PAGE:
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Cesare Ferrari

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Axios React Working with Axios in React

Axios is a library that helps us make http requests to external resources

In our React applications we often need to retrieve data from external APIs so it can be displayed in our web pages.
One way to build this feature is to use the Javascript Fetch API. Fetch is quite capable of retrieving external data, but it has some limitations.

A more popular way of performing this operation is to use the Axios library. Axios is designed to handle http requests and responses.
It's used more often than Fetch because it has a larger set of features and it supports older browsers.

Axios deals with responses using Promises, so it's streamlined and easy to use in our code. Axios uses methods like get() and post() that perform http GET and POST requests for retrieving or creating resources.

We install Axios in our project in the usual way, with the npm command:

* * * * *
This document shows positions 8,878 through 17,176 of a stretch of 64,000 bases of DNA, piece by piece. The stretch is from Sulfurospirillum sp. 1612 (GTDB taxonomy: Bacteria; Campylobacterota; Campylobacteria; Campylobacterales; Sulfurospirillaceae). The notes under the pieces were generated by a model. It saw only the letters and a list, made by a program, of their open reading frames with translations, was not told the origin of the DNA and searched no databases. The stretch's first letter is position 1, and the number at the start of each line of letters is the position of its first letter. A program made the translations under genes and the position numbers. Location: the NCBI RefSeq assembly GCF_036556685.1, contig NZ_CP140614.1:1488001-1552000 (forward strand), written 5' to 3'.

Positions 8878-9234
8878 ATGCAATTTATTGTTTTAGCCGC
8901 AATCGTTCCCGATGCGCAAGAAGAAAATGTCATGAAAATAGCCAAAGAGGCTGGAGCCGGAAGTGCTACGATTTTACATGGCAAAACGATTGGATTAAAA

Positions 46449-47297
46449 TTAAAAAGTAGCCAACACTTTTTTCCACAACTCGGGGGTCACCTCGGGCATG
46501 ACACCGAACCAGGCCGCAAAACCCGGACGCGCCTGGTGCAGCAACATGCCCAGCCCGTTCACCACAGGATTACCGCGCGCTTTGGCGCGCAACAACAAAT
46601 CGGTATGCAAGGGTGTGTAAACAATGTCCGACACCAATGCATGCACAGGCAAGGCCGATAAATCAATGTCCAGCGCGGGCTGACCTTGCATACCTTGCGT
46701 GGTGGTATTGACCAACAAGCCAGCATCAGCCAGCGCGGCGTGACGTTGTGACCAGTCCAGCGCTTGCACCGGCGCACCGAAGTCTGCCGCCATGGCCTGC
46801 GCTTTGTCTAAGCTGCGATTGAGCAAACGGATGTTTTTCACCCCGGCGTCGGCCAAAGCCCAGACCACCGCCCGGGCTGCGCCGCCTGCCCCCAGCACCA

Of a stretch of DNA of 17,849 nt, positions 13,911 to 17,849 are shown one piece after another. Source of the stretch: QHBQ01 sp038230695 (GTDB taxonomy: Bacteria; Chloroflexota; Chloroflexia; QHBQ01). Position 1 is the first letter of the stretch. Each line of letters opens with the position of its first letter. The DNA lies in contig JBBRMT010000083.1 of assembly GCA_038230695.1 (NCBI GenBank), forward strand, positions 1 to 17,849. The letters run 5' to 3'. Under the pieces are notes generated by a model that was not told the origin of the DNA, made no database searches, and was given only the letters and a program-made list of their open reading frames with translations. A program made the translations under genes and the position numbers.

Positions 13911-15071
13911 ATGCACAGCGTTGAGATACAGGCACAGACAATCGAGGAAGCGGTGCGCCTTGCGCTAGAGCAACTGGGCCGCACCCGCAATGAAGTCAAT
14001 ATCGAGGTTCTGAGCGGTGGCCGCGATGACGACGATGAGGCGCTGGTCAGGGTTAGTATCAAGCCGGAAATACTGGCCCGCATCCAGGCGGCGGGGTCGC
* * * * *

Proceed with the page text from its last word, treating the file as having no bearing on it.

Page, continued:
npm install axios
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We have seen before that the best way to load external data in a React component is to do it inside the componentDidMount() function that gets executed right after our component has mounted.
After we retrieve the data, we typically add it to the state, so it's ready to be used by our application.

A get request

Here's the basic syntax for a GET request for a resource:

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We use the get() method and we pass in the URL where the resource lives.
Axios does its magic and returns us back a promise.
If the promise is successful, it's passed to the then() method where we use it to set state.
If the promise is not successful we get back an error that is passed to the catch() method where we can display it on the console or in some other fashion.
Here's the full call to Axios inside componentDidMount():

componentDidMount() {
    .then(response => this.setState({items:}))
    .catch(err => console.log(err))
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In our case, the items we requested live in the array, so we update the state of our application with it.

As you can see, it's very easy to work with external data inside our React application. All we have to do is make a quick call to Axios.

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Top comments (1)

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Vetle Endresen

Hi, nice article! A question, where should API requests live within a React app? Say you have a database with many models, and you want to perform CRUD on them. Should you call the relevant API's from each component?